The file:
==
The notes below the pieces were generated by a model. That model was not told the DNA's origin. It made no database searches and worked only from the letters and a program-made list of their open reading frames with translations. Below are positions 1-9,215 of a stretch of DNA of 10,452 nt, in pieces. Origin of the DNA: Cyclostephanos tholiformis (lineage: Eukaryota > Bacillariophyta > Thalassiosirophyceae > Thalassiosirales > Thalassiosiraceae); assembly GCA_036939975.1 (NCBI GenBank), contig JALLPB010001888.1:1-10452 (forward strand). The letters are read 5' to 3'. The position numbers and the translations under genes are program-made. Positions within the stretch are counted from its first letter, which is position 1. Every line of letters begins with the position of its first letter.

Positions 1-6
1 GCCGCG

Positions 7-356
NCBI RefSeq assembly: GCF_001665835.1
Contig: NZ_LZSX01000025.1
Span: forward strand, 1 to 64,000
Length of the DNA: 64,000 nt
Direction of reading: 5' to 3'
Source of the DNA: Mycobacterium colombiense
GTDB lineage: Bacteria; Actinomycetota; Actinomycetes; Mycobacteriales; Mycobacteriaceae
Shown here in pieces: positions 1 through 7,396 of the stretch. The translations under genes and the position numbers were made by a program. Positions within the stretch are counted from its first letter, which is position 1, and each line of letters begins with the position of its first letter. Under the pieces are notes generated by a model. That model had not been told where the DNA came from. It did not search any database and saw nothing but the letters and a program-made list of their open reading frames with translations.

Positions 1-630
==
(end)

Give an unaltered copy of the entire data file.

The notes below the pieces were generated by a model. That model was not told the DNA's origin. It made no database searches and worked only from the letters and a program-made list of their open reading frames with translations. Below are positions 1-9,215 of a stretch of DNA of 10,452 nt, in pieces. Origin of the DNA: Cyclostephanos tholiformis (lineage: Eukaryota > Bacillariophyta > Thalassiosirophyceae > Thalassiosirales > Thalassiosiraceae); assembly GCA_036939975.1 (NCBI GenBank), contig JALLPB010001888.1:1-10452 (forward strand). The letters are read 5' to 3'. The position numbers and the translations under genes are program-made. Positions within the stretch are counted from its first letter, which is position 1. Every line of letters begins with the position of its first letter.

Positions 1-6
1 GCCGCG

Positions 7-356
NCBI RefSeq assembly: GCF_001665835.1
Contig: NZ_LZSX01000025.1
Span: forward strand, 1 to 64,000
Length of the DNA: 64,000 nt
Direction of reading: 5' to 3'
Source of the DNA: Mycobacterium colombiense
GTDB lineage: Bacteria; Actinomycetota; Actinomycetes; Mycobacteriales; Mycobacteriaceae
Shown here in pieces: positions 1 through 7,396 of the stretch. The translations under genes and the position numbers were made by a program. Positions within the stretch are counted from its first letter, which is position 1, and each line of letters begins with the position of its first letter. Under the pieces are notes generated by a model. That model had not been told where the DNA came from. It did not search any database and saw nothing but the letters and a program-made list of their open reading frames with translations.

Positions 1-630